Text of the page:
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Martin Brian Mulroney

1939 -

Labour lawyer, former Progressive Conservative prime minister of Canada (1984-1993). Mulroney won the leadership of the PC party in 1983, and a large majority government in 1984. His government negotiated significant trade agreements with the United States in 1988 and 1992, the beneficial effects of which are continuing to mount in Canada. However it also nearly quadrupled Canada's national debt by allowing government and entitlement programs to expand. British Prime Minister Margaret Thatcher once said, "As leader of the Progressive Conservatives I thought [Mulroney] put too much emphasis on the adjective and not enough on the noun." He introduced a hated consumption-based Goods and Services Tax after a dishonest campaign to convince Canadians that it was "revenue-neutral", and stirred furious passions across the country with his two failed attempts, in the Meech Lake Accord (1987) and the Charlottetown Accord (1992), to broker divergent and unpopular special interests into constitutional and political peace. Mulroney resigned in 1993 to avoid humiliating defeat - his party was crushed from majority government to just two seats in the House of Commons. He may long retain the distinction of being the most unpopular prime minister in Canadian history.


In 1967, when our country celebrated its one hundredth birthday, our national debt represented $4,000 for every Canadian family. Seventeen years later, the national debt represents $24.000 per family. And by 1990 -- only five years hence -- if we do not take action now, the national debt will be the equivalent of every Canadian family owing $54,000.

Dec. 10, 1984 - from a speech to the Economic Club of New York. [Despite his rhetoric Mulroney's then-new government did not take action. When disgusted voters nearly erased his party from Parliament in the 1993 election the national debt stood at over $68,000 per family. Ed.]
... at a time when the world economy was becoming more interdependent and open, Canada turned inward and interventionist. In 1974 we started down this costly path with the Foreign Investment Review Agency, and in 1981, we continued this approach with the National Energy Program. Such a direction ignored the basic lesson of our history, namely that free and unfettered access to world markets has been a boon to strong and dynamic economic growth in our country. It was indicative of the misguided belief that regulation by politicians and bureaucrats was superior to the decisions of individuals and firms competing in the global marketplace.

Dec. 10, 1984 - from a speech to the Economic Club of New York
I know full well that if you let a lie go around the world, you spend the rest of your life chasing it.

Apr. 1996 - wisdom from the least honest Prime Minister in Canadian history, quoted in the Toronto Star
Time is the ally of leaders who placed the defense of principle ahead of the pursuit of popularity. And history has little time for the marginal roles played by the carpers and complainers and less for their options. History tends to focus on the builders, the deciders, the leaders, because they are the men and women whose contributions have shaped the destiny of nations.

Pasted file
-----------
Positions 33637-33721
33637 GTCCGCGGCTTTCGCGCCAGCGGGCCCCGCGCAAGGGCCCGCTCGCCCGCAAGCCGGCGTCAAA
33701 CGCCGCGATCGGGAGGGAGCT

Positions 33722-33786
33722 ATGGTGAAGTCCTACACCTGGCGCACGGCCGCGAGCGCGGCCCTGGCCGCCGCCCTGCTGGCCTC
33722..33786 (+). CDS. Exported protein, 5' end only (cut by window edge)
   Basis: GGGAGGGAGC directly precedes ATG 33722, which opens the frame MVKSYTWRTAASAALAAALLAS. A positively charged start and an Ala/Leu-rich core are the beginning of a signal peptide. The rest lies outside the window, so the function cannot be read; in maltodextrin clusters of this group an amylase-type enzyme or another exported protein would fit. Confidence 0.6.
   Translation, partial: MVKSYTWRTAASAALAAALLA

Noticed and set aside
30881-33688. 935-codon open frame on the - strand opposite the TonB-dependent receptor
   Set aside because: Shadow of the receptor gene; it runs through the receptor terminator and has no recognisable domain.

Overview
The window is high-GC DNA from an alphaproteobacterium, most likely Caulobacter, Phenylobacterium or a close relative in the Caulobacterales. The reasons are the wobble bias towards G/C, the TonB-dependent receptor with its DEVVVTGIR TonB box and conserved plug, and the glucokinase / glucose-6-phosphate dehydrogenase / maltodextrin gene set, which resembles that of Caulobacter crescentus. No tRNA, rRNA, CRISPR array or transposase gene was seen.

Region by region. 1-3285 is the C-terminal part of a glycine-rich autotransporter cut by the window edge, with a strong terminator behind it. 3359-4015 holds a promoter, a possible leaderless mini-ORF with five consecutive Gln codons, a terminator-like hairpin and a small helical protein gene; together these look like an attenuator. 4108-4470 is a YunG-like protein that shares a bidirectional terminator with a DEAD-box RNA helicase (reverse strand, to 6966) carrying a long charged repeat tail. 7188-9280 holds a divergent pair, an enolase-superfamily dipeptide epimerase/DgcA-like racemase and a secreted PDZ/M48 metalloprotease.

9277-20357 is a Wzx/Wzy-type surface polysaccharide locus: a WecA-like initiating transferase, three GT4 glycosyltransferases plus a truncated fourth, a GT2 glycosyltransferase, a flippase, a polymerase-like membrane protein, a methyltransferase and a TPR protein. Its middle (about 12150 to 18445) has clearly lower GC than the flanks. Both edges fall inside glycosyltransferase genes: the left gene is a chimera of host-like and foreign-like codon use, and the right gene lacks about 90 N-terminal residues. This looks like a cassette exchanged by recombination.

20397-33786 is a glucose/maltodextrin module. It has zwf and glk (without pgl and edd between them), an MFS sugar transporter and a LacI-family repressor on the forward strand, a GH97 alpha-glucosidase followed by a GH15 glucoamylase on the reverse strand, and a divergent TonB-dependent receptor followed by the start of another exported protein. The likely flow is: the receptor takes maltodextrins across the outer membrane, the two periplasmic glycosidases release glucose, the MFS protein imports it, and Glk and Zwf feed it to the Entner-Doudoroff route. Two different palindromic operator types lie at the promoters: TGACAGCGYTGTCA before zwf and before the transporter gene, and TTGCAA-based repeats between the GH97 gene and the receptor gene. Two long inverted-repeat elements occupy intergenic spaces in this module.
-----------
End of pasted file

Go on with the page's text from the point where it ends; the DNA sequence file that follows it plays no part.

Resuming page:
Jul. 15, 1997 - from a speech at the dedication of the Mount Rushmore National Memorial Amphitheater
 [After a televised debate on women's issues] How did you like my courageous silence on abortion?

Aug. 15, 1984 - quoted by Michael Gratton in So, What Are The Boys Saying? page 54
 [On the patronage appointment of one-time Liberal cabinet minister Bryce Mackasey by short-lived Liberal prime minister John Turner] There's no whore like an old whore. If I'd been in Bryce's place, I would have been the first with my nose in the trough, just like all the rest of them.

Jul. 15, 1984 - quoted by Michael Gratton in So, What Are The Boys Saying?, page 26
I would certainly support getting rid of all this stuff at the borders, which inhibits progress and the free movement of goods, services and people.

2000 - quoted in "The End of Canada?", by Peter C. Newman, published in Maclean's magazine, Jan. 8, 2001
[On the National Energy Program] The market approach works... Canada was not built by expropriating retroactively other people's property. This practice is odious and shall not be followed by the new government of Canada.

Dec. 10, 1984 - from a speech to the Economic Club of New York
Any civilization which respects itself admits to its basic responsibility of providing for its members in need. But few civilizations have achieved greatness by treating all their members as needy.

quoted in Columbo's New Canadian Quotations by John Robert Columbo
 I am not ideologically opposed to anything unless it doesn't work.

1992 - In an interview with CBC News anchor Peter Mansbridge
 [Defending free trade?] Throughout our history, trade has been critical to Canada's livelihood. Now, almost one third of what we produce is exported. Few countries in the world are so dependent on trade. This trend ultimately threatens the jobs of many Canadians and the living standards of the nation as a whole. We must confront this threat. We must reverse this trend.

1985
 Okay, we’ve won. What do we do now?

quoted by Michael Gratton in So, What Are The Boys Saying?, page 55
 Are we making proper use of taxpayers' money by giving a bank president, say, at $500,000 or $600,000 a year, a baby bonus?... I don't know the answer.

quoted in Columbo's New Canadian Quotations by John Robert Columbo